Before the Turbo Lab research facility was erected in 1993, Childs and his turbomachinery colleagues were stationed in a World War II hangar on what is now the RELLIS campus. When Childs brought his NASA-funded program to Texas A&M in 1980, there were several other thriving turbomachinery research programs across the country. Now, there are programs at Ohio State, Penn State and Purdue universities, but they’ve downsized or closed due to a lack of funding.
TURBOMACHINERY & PUMP SYMPOSIUM
The Turbo Lab at Texas A&M continues to flourish because of funds from the Turbomachinery & Pump Symposia (TPS), an industry-wide professional continuing education program and exhibition held annually in Houston.
Childs has chaired the TPS turbo and pump advisory committees since 1984, when he was named director of the Turbo Lab. The advisory committees consist of industry leaders who invite and hand-select the technical programs for the annual TPS.
“The association with the advisory committee members has been a real blessing,” Childs said. “Almost all professors end up working only with other professors, and I have the privilege of working alongside successful industry engineers. These advisors are the best in their fields in the world. The advisory committees are the single greatest resource that the Lab has.”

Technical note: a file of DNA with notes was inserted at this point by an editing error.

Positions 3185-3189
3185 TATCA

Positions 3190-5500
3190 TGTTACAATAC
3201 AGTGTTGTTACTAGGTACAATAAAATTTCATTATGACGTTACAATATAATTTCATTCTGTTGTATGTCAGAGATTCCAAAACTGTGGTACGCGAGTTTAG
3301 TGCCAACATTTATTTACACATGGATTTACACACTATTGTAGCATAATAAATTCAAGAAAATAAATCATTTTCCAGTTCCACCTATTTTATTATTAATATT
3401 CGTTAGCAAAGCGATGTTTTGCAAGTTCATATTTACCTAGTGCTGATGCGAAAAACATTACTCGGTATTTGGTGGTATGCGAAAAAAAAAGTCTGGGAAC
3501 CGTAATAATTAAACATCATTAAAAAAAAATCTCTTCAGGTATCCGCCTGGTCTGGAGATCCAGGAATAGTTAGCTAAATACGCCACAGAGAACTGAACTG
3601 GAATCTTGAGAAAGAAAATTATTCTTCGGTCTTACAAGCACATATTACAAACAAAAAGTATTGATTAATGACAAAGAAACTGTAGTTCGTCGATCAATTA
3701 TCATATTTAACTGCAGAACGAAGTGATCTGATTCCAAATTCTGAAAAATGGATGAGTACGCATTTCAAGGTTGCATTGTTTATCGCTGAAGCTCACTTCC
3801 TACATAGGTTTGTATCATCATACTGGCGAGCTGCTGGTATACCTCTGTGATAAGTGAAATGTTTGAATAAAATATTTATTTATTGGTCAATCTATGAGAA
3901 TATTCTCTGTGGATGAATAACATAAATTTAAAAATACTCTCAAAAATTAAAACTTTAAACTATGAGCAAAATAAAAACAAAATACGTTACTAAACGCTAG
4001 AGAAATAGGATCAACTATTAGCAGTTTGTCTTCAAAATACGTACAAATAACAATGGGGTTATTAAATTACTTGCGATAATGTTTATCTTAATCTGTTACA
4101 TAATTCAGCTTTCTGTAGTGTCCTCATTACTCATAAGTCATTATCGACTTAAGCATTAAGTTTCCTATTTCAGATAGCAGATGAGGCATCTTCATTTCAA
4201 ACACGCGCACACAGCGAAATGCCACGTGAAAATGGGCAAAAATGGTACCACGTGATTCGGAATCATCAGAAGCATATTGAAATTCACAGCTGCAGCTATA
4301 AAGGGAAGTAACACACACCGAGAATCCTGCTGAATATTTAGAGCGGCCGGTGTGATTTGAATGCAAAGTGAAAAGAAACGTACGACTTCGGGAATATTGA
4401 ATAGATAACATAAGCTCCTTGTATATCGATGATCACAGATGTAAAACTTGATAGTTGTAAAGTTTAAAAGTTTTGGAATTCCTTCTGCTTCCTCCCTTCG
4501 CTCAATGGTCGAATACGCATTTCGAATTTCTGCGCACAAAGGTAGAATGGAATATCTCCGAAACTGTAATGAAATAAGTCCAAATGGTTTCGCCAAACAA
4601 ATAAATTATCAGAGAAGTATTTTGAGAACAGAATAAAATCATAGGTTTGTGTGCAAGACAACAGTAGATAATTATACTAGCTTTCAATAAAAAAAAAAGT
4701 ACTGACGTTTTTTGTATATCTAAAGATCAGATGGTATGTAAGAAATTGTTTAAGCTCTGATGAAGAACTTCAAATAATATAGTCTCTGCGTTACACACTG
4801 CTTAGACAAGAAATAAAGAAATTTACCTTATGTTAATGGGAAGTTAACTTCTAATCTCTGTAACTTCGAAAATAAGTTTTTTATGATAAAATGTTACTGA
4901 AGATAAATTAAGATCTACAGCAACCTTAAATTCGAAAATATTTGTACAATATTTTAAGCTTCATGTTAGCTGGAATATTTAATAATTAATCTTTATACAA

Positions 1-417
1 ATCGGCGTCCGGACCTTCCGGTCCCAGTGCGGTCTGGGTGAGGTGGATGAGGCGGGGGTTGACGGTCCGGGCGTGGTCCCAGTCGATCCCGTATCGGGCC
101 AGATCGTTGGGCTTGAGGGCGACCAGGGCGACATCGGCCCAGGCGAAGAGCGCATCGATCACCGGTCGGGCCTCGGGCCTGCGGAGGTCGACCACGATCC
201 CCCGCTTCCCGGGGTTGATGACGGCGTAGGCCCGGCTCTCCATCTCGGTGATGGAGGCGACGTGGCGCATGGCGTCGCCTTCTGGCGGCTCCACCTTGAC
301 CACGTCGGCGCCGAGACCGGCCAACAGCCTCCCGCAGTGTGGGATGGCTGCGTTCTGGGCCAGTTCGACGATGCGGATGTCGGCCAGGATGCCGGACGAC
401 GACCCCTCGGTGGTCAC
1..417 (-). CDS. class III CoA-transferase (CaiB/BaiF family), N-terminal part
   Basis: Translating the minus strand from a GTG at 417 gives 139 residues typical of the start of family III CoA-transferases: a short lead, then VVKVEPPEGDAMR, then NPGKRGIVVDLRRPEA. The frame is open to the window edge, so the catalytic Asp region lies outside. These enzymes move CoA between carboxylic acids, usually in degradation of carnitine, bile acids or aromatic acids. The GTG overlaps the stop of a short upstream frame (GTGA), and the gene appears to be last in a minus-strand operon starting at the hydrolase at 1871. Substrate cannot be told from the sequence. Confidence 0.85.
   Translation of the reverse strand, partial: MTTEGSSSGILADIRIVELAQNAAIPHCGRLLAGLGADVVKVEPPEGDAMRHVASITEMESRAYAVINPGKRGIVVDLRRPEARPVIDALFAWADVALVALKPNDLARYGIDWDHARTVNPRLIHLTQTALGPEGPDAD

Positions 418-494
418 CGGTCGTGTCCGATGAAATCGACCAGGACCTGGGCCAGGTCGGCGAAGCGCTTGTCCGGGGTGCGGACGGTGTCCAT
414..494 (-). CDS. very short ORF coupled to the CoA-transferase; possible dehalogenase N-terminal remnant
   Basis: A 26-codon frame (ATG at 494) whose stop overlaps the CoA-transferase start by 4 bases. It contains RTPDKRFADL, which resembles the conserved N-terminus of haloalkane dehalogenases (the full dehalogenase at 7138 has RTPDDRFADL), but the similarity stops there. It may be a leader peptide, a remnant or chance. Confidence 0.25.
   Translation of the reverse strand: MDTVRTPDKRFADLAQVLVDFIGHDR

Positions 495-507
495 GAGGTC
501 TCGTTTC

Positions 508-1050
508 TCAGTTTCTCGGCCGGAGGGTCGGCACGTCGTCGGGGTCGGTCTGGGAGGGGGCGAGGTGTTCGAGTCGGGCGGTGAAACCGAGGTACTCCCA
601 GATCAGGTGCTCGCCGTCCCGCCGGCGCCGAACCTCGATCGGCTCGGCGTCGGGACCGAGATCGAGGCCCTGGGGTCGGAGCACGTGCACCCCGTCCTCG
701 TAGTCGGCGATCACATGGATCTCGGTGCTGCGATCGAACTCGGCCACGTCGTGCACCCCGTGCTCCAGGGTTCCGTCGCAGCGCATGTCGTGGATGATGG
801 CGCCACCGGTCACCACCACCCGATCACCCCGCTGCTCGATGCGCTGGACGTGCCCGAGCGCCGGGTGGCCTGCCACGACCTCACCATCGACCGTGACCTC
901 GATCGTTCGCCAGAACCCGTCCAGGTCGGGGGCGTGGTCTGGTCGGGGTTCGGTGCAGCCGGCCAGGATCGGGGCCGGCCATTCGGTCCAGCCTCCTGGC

When Childs joined the committee, several of the founding members of the Turbo Symposium were a part if of it, including Aggie graduates Charlie Jackson and Ed Nelson. Jackson and Nelson spearheaded the first Turbomachinery Symposium, attended by 200 people on the Texas A&M campus. In 1984, Pete Jenkins, former Turbo Lab director, started the Pump Symposium. The two were combined in 2011 into a single event that has grown significantly over their 45- and 32-year histories, attracting more than 5,000 delegates annually.
“I am amazed at the things Dara has been able to do,” said Mike Drosjack, retired senior principal engineer with Shell who joined the Turbomachinery advisory committee in 1986.
Drosjack said Childs carried his “football attitude” into heated conversations during committee meetings. Childs attended Oklahoma State University on a football scholarship.
“He has this ability to manage these discussions, which could be pretty pointed, without getting furious with anyone. He’s very patient and skilled in these situations that were like herding cats…He’s a little bit cranky, but everybody loves him for it. They know his heart is in the right place.”
Drosjack said Childs’ technical reputation is admired globally. “He’s a technical wizard, he really is. He’s one of the top researchers for this industry in the world.”
Of all the things to know and respect about Childs, his love for his students and his “sense of purpose to teach the world” are most distinctive, Drosjack said.
Childs has ensured over the history of TPS that technical proceedings from each event are available online, for free, for the educational benefit of anyone who wishes to access them.